When I checked out this book from the library, I was expecting a frothy tale about a group of women living in New York who frequent a wool shop. It started off with the usual trappings of a novel written for a primarily female audience, a group of female characters with varying levels of self-awareness who pursue positive change both personally and professionally. The story revolves around Georgia Walker, the owner of a wool shop affectionately named Walker & Daughter. She is a feisty single mother whose business and parenting savvy has not translated to her love life. There is a large cast of supporting characters including Darwin, the clueless academic, Lucie, the pregnant filmmaker, and Anita, Georgia's fairy godmother and mentor.
The plot speeds up when Cat Phillips, Georgia's ex-best friend arrives on the scene, causing both women to question themselves. Cat's wealth drives the self-made Georgia crazy even after she commissions Georgia to knit a one-of-a-kind gown. Georgia's self-sufficiency brings out feelings of inadequacy in Cat, who remains married to a jerk out of fear of the unknown. This relationship is at the heart of the book and remains that way until the story takes a twist. A twist which took me to an emotional place that I didn't expect to go, not with this book. I will not reveal what happens, but needless to say it threw me for a loop. It dredged up a lot of issues that I had thought that I dealt with and I had a very hard time finishing the book. I think that the book is well-written and that my purely emotional response is to blame, rather than the writer.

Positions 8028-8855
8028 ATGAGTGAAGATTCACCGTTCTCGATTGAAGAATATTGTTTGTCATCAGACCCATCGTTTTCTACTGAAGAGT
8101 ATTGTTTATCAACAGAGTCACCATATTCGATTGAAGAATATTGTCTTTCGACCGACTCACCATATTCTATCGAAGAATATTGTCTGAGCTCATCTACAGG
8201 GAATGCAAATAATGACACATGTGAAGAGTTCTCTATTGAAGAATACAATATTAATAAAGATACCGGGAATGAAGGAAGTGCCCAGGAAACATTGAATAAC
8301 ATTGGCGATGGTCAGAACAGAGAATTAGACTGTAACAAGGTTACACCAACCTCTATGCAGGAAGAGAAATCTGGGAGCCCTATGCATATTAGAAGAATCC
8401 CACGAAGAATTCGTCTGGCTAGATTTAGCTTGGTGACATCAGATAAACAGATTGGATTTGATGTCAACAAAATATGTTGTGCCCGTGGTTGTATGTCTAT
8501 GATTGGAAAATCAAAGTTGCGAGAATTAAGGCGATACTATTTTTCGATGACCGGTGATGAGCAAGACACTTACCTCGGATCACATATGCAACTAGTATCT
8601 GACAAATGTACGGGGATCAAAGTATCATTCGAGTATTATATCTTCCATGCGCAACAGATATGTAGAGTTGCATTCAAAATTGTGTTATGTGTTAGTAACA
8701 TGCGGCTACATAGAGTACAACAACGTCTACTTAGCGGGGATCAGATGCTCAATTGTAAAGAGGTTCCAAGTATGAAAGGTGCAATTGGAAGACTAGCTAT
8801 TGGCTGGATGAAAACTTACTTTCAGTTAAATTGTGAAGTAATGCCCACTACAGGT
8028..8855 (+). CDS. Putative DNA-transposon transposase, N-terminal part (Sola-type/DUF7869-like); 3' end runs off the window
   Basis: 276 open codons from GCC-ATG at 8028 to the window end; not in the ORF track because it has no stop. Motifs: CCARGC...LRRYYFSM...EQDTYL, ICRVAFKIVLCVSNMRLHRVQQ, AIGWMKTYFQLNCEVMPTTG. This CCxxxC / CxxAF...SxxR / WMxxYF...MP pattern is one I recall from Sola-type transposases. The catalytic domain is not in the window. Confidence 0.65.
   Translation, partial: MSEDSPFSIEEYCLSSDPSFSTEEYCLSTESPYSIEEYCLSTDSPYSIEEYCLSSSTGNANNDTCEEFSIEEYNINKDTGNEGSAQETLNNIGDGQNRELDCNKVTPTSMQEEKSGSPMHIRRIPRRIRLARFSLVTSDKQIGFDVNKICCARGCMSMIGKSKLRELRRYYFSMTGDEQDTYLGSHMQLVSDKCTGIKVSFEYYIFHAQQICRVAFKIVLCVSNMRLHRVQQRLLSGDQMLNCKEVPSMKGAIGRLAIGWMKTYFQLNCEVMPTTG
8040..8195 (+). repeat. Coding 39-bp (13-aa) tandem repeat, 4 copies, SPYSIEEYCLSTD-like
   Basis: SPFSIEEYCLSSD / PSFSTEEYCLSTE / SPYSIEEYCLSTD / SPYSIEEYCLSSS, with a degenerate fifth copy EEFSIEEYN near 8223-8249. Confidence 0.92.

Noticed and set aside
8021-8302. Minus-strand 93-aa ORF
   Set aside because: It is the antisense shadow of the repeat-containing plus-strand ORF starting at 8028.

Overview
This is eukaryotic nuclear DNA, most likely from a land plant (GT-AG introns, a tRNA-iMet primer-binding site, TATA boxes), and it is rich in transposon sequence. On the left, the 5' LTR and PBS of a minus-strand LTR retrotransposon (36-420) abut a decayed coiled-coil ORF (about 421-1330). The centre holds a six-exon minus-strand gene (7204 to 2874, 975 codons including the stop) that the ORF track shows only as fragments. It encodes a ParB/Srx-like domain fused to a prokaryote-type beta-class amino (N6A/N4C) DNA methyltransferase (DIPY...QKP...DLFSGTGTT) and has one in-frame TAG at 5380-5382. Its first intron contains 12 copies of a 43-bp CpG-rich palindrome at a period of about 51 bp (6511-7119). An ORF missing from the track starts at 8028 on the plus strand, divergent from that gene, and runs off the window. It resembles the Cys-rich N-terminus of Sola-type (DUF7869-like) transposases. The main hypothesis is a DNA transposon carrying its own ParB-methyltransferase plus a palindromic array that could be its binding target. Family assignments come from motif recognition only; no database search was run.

Overall the book has been a good, if emotionally draining, reading experience. As a knitter, I related on a deep level to the calming effect of the clacking of the needles and the sureness of the wool. Sometimes having a project to complete and something to do with my idle hands is the only thing that stands between me and total insanity. In life you rarely get do-overs, but with knitting you can always rip out your work and start again a little wiser.